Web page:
Reboots and Reconsiderations

Delayed take: I kinda hated Harry Potter and the Cursed Child. Mild spoilers to follow.

I went in with an open mind. I’ve read plays before, and I was willing to give it a pass on some things. But it was bad. There were some bad plot points and some horrible dialogue. Maybe with some talented actors and quality direction, this would be an enjoyable romp. But what I hated most about it is that it has made me question the quality of the entire series. A series that had a profound impact on my development. Now I’m afraid it’s bad.


This is not the first time this has happened to me. I used to love The West Wing. It was my favorite show. It helped young progressives like me survive the Bush years and dream of working in politics. It facilitated my love of DC, politics, and being the smartest person in the room. I loved A Few Good Men and The American President. I rode hard for all things Aaron Sorkin.

A few years passed and The Newsroom came out. It wasn’t great. It preached relentlessly, and rather than making up storylines it tried to cover events in the recent past better. Everyone was announced as geniuses particularly good at their jobs, yet they rarely showed it.


The women were manic pixie dream girls: brilliant klutzes whose emotions exploded every couple of episodes. They were in some kind of love triangle or they were hardly characters at all.


The men are pompous, self-centered, and completely insecure. They need the women around them to serve as their foils. And they all ran around flaunting their superiority to everyone else.

The show pontificated without offering solutions. And in its exaggerated badness, it highlighted things I had missed about The West Wing before. The secretaries–who were all women–were always the audience surrogates and therefore the ones who needed basic things explained to them. C.J. was the Press Secretary and later the Chief of Staff, but she had to lead with her sexuality.


Allison Janney deserved better

The liberal rants were often over-the-top. And all the characters speak at the same level in the same cadence; there is no variation of the Sorkin-ese.

The classic walk-and-talk gets dizzying after a while

Sure, part of this may be that I’ve changed since The West Wing was on. But if The Newsroom hadn’t showcased Sorkin’s flaws so forcefully, The West Wing might have remained this perfect show in my mind (I still defend A Few Good Men and The American President, but they both had Rob Reiner).



This is not the only example. Sex and the City outstayed its welcome with the second movie, shoving our faces in how ungodly out of touch the women were. The offensive opulence of the women’s trip to Abu Dhabi reminded us all that they had no awareness of their own privileges, monetary and otherwise. (For a 52-part takedown of the second movie, check out season 2 of The Worst Idea of All Time podcast)

This is what American imperialism looks like


And having Liza Minnelli cover “All the Single Ladies” at a “gay wedding” made it abundantly clear that the gay characters on the show were largely one-dimensional stereotypes.



Which brings me back to Harry Potter. Because the book series was so significant to me, I’ve been uncharacteristically purist with the larger Potter-verse. I stopped seeing the movies after the 5th one came out, and I’ve abstained from re-watching them since. I don’t do wizard rock or the Potter musical or Pottermore (although I did take this quiz), and I have no desire to visit the Wizarding World of Harry Potter. I want the images in my head to be unchanged by further additions to the canon. Maybe I prefer my enjoyment of the text free of the influences of others.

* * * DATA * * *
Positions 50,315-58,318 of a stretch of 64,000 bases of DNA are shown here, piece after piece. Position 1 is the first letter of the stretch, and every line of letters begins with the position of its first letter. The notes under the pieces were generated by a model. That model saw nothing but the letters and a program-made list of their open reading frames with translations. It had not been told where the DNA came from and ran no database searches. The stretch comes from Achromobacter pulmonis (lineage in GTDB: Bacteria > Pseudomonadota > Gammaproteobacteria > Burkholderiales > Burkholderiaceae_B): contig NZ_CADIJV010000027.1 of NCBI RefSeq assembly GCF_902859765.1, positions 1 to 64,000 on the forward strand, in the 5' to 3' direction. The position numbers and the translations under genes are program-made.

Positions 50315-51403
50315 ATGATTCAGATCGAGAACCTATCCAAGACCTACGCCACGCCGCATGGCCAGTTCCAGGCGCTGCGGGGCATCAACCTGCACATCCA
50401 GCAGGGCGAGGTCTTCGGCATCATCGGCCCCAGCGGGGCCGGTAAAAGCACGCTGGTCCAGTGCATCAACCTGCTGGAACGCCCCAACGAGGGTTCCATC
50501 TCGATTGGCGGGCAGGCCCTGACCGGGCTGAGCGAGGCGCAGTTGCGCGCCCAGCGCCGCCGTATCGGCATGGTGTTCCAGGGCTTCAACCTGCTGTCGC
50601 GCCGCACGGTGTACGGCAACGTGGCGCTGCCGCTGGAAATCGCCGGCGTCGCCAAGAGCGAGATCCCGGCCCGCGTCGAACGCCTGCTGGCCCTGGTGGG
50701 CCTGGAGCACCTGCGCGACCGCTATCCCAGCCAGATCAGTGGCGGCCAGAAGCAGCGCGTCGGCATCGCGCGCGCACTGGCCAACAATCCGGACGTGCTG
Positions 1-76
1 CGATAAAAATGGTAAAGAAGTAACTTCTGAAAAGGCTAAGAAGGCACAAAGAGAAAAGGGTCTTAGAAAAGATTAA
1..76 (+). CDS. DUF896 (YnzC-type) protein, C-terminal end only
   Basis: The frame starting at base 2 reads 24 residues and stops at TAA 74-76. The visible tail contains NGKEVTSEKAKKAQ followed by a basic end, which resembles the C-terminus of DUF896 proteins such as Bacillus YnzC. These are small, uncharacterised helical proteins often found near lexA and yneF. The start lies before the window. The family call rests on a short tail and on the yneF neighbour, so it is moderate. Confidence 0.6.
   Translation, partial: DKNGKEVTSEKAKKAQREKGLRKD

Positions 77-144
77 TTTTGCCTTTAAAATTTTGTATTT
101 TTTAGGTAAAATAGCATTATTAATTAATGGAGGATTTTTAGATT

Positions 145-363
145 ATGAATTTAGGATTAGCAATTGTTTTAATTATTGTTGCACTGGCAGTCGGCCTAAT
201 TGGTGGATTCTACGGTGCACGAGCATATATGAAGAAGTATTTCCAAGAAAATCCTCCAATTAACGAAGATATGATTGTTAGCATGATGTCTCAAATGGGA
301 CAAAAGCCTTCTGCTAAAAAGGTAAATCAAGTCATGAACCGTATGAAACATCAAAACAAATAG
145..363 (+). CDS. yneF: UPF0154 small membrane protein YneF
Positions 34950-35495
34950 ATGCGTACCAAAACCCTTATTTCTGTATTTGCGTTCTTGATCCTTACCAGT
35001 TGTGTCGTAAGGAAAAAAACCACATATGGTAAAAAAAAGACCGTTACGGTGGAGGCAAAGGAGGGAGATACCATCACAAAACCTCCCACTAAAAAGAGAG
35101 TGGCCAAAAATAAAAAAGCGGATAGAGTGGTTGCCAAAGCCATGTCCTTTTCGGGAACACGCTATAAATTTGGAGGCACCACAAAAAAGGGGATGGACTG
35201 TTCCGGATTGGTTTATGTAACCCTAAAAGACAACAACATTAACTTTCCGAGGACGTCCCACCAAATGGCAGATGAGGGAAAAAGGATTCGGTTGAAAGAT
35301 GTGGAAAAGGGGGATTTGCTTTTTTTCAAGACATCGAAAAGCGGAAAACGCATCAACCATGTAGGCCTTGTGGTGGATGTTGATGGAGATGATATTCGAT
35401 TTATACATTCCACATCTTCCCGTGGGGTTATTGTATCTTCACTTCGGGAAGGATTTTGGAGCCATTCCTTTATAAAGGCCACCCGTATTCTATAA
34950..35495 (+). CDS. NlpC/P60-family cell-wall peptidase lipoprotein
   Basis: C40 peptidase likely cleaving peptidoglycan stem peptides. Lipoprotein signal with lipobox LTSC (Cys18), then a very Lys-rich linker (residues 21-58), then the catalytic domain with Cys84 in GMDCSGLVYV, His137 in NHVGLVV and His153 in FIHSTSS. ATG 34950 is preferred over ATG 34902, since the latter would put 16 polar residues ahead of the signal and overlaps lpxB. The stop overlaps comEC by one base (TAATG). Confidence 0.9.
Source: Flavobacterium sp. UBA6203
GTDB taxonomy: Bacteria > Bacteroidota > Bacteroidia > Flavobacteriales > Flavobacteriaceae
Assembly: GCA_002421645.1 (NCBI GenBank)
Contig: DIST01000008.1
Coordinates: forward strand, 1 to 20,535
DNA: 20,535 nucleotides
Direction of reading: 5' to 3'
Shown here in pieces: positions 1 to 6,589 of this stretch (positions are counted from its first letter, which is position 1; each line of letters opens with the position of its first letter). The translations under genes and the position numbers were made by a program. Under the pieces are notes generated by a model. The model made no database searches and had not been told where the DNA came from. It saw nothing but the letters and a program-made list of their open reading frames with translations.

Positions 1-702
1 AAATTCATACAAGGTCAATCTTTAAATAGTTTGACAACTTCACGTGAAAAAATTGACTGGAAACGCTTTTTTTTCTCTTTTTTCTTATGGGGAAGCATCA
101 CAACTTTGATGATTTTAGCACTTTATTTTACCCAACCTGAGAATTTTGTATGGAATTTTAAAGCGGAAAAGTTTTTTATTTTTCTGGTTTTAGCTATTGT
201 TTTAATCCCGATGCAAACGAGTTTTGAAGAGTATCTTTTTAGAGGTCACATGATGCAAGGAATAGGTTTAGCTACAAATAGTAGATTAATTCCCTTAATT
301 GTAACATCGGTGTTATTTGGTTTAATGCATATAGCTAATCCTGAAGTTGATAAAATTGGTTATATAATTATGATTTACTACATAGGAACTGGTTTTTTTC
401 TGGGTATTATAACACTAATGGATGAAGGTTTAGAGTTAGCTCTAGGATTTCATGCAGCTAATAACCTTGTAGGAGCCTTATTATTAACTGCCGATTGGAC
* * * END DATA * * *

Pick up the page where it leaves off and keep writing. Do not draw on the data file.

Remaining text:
It’s not a perfect book series, but it conveys something beautiful about friendship and coming of age, and it introduced me to the first fantasy world I wanted to be a part of. I also accept some justified critiques of Rowling, in particular her representation of characters of color. I get irritated with Rowling when she uses Twitter to make her work seem more progressive than it really was. She could have written Hermione as a black character, or Dumbledore as an out gay man, but she didn’t. I’m glad she’s open to it now, but she probably didn’t even think of it at the time. Don’t pretend like we were the ones who enforced whiteness and straightness on your characters, JK, you wrote them that way. [That said, I really like The Casual Vacancy, and I think she should keep writing fiction for adults].


When I read a bad line of dialogue from The Cursed Child that pontificated about friendship without showing it, I worried that the friendships I remember from the books weren’t that strong. When I see a clear romantic connection between two male characters that is foreclosed by one of them asking out a barely-present girl at the end, I am reminded that Rowling kept Dumbledore closeted until 2007. When children can easily break into the Ministry of Magic, I wonder if this elaborately constructed world was really just silly. I’m not the only one who feels this way. Krupa Gohil at Buzzfeed wrote an excellent piece analyzing the lack of people of color in the Potterverse, including The Cursed Child, which doesn’t have the it-was-the-90s excuse.

The play tries to do too much, and ends up doing it badly. Let me leave you with a piece of dialogue to give you a sense of what we’re working with:

Draco: Flipendo! [Harry is sent twirling through the air. Draco laughs] Keep up, old man.

Harry: We’re the same age, Draco.

Draco: I wear it better.


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